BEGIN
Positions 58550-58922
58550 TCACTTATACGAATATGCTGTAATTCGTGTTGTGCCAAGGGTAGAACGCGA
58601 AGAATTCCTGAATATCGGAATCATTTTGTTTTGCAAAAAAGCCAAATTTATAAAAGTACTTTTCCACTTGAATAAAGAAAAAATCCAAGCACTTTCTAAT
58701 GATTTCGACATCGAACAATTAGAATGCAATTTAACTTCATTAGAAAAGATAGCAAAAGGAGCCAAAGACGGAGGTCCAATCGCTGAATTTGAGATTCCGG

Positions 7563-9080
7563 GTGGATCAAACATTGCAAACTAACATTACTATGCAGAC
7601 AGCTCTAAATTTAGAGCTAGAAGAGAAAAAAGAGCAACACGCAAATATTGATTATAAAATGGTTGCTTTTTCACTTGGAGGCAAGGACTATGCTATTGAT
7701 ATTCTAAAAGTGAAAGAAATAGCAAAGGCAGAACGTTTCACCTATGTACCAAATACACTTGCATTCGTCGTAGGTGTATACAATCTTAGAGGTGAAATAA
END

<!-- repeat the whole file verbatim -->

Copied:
Positions 58550-58922
58550 TCACTTATACGAATATGCTGTAATTCGTGTTGTGCCAAGGGTAGAACGCGA
58601 AGAATTCCTGAATATCGGAATCATTTTGTTTTGCAAAAAAGCCAAATTTATAAAAGTACTTTTCCACTTGAATAAAGAAAAAATCCAAGCACTTTCTAAT
58701 GATTTCGACATCGAACAATTAGAATGCAATTTAACTTCATTAGAAAAGATAGCAAAAGGAGCCAAAGACGGAGGTCCAATCGCTGAATTTGAGATTCCGG

Positions 7563-9080
7563 GTGGATCAAACATTGCAAACTAACATTACTATGCAGAC
7601 AGCTCTAAATTTAGAGCTAGAAGAGAAAAAAGAGCAACACGCAAATATTGATTATAAAATGGTTGCTTTTTCACTTGGAGGCAAGGACTATGCTATTGAT
7701 ATTCTAAAAGTGAAAGAAATAGCAAAGGCAGAACGTTTCACCTATGTACCAAATACACTTGCATTCGTCGTAGGTGTATACAATCTTAGAGGTGAAATAA